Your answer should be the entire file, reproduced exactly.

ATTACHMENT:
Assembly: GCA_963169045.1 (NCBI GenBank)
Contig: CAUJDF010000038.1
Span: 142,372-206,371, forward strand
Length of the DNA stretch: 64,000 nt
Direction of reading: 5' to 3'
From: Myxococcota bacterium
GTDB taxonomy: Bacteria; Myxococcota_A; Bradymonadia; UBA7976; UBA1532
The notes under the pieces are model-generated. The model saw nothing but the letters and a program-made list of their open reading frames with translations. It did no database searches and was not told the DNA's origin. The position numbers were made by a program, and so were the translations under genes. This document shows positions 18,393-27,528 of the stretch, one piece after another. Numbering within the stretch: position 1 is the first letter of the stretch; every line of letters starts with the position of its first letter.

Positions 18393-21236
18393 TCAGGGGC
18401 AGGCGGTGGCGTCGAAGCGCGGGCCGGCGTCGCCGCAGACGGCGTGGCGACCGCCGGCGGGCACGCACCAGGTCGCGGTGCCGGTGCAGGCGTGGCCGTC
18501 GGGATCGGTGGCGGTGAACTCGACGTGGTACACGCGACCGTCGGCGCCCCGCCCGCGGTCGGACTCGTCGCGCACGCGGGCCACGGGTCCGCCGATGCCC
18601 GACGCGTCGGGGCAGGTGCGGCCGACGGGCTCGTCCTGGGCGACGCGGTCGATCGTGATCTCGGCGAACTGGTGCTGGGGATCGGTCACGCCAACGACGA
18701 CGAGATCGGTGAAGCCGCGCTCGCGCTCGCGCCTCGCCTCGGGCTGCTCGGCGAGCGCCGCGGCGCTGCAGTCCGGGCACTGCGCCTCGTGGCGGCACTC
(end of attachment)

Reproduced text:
Assembly: GCA_963169045.1 (NCBI GenBank)
Contig: CAUJDF010000038.1
Span: 142,372-206,371, forward strand
Length of the DNA stretch: 64,000 nt
Direction of reading: 5' to 3'
From: Myxococcota bacterium
GTDB taxonomy: Bacteria; Myxococcota_A; Bradymonadia; UBA7976; UBA1532
The notes under the pieces are model-generated. The model saw nothing but the letters and a program-made list of their open reading frames with translations. It did no database searches and was not told the DNA's origin. The position numbers were made by a program, and so were the translations under genes. This document shows positions 18,393-27,528 of the stretch, one piece after another. Numbering within the stretch: position 1 is the first letter of the stretch; every line of letters starts with the position of its first letter.

Positions 18393-21236
18393 TCAGGGGC
18401 AGGCGGTGGCGTCGAAGCGCGGGCCGGCGTCGCCGCAGACGGCGTGGCGACCGCCGGCGGGCACGCACCAGGTCGCGGTGCCGGTGCAGGCGTGGCCGTC
18501 GGGATCGGTGGCGGTGAACTCGACGTGGTACACGCGACCGTCGGCGCCCCGCCCGCGGTCGGACTCGTCGCGCACGCGGGCCACGGGTCCGCCGATGCCC
18601 GACGCGTCGGGGCAGGTGCGGCCGACGGGCTCGTCCTGGGCGACGCGGTCGATCGTGATCTCGGCGAACTGGTGCTGGGGATCGGTCACGCCAACGACGA
18701 CGAGATCGGTGAAGCCGCGCTCGCGCTCGCGCCTCGCCTCGGGCTGCTCGGCGAGCGCCGCGGCGCTGCAGTCCGGGCACTGCGCCTCGTGGCGGCACTC